Stop passing the buck, CTA



By Editorial Board

Chicagoans already have the highest sales tax in the nation. A recent study also revealed Chicago residents are the country’s most stressed individuals. But apparently, record highs for the city’s residents won’t end there. Under the most recently proposed CTA fare increase, local commuters will soon be paying the nation’s highest average price for public transportation.

The new increases would raise the price of per-ride fares to $2.25 from $2, for both buses and trains. Under the proposal, the CTA will eliminate the bonus for Chicago Card and Chicago Card Plus users, raise the price of 30-day passes to $90 from $75 and increase the price of the student U-Pass by 20 percent.

The proposed fare increase, which has come less than one year after the massive public transit bailout, which prevented “doomsday,” is preposterous and completely unacceptable.

The quality of CTA service is nowhere near reflective of its current cost. Buses continuously break down, train delays are rampant and in many areas, service is inefficient. How many times have riders found themselves sitting on a delayed bus or train wondering if they were going to make it to work or class on time? Due to unreliable service, this continues to happen even when commuters have allowed for plenty of travel time.

The plan to increase the price of the U-Pass by 20 percent is a huge mistake. With the skyrocketing cost of college tuition and the looming credit crisis affecting private student loans, college students are being hit hard enough already.

If the proposal to raise fares passes, the CTA runs the risk of a backlash they are not prepared for. According to CTA President Ron Huberman, the CTA expects about a 1 percent decline in ridership as a result of the increase. But many Chicagoans are already voicing their frustrations and plans to avoid the CTA. In reaction to the fare increase, Chicagoans say they will either bike more often or consider carpooling.

Instead of constantly threatening fare increases and route cuts, the CTA needs to start looking at more innovative ways to cover its operating costs. Their constant mantra of raising fares makes it seem as if they are part of the Capitol Hill machine that has no better answer than to raise taxes. Like the government, it is time for the CTA to work a little harder for Chicago residents.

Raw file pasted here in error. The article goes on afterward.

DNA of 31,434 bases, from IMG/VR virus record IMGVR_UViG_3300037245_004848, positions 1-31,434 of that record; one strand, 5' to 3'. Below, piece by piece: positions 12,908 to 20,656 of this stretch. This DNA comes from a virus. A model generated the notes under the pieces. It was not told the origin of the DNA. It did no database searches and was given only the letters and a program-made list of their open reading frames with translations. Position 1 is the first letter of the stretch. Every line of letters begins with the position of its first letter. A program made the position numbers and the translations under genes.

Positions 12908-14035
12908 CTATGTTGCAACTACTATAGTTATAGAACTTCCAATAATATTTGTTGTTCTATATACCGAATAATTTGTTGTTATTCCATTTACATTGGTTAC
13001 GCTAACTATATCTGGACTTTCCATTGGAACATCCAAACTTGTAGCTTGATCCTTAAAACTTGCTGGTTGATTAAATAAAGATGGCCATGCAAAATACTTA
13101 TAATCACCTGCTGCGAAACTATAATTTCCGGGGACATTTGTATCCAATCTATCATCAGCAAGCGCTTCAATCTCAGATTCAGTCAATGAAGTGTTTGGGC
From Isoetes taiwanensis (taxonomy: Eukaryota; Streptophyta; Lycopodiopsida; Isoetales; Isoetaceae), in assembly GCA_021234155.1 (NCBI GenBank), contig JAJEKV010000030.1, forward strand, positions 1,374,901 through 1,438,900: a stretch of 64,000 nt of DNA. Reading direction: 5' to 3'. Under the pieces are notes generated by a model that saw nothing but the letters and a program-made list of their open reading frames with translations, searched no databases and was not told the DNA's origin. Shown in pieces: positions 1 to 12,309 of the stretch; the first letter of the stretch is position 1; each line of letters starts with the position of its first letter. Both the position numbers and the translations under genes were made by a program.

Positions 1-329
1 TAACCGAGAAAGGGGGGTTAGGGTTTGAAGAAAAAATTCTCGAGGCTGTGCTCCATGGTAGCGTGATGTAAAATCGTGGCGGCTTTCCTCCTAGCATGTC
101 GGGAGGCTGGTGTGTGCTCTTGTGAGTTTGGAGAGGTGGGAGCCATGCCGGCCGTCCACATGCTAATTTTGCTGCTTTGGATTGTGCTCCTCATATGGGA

Although it seemed like a nice gesture, the free rides for seniors should go. Many seniors don’t want the free rides, and some even say they are offended because they are self-sufficient and don’t need free handouts. Instead of letting seniors ride for free, the CTA needs to return to the discounted fare program. CTA officials blame the free rides for seniors, instituted by Gov. Rod Blagojevich, for the current budget crisis.

The CTA also needs to spend time examining transportation systems in other cities to see what works and what doesn’t. Officials should look into how other cities are funding mass transit, as well as how they are effectively using funding dollars, in order to determine if such actions can be implemented in Chicago.

Like everyone else, the CTA should strive to be more fiscally efficient. Excessive and unnecessary spending needs to stop. Instead of waiting until they are in financial crisis, the CTA needs to cut costs along the way in order to avoid continuous threats of fare increases. If Chicagoans can’t pay their bills, they can’t show up at work and simply demand a raise. Instead, they need to learn how to manage their budget and get by on what they have. The CTA is no different. It is time for this business to stop passing the buck and start taking responsibility.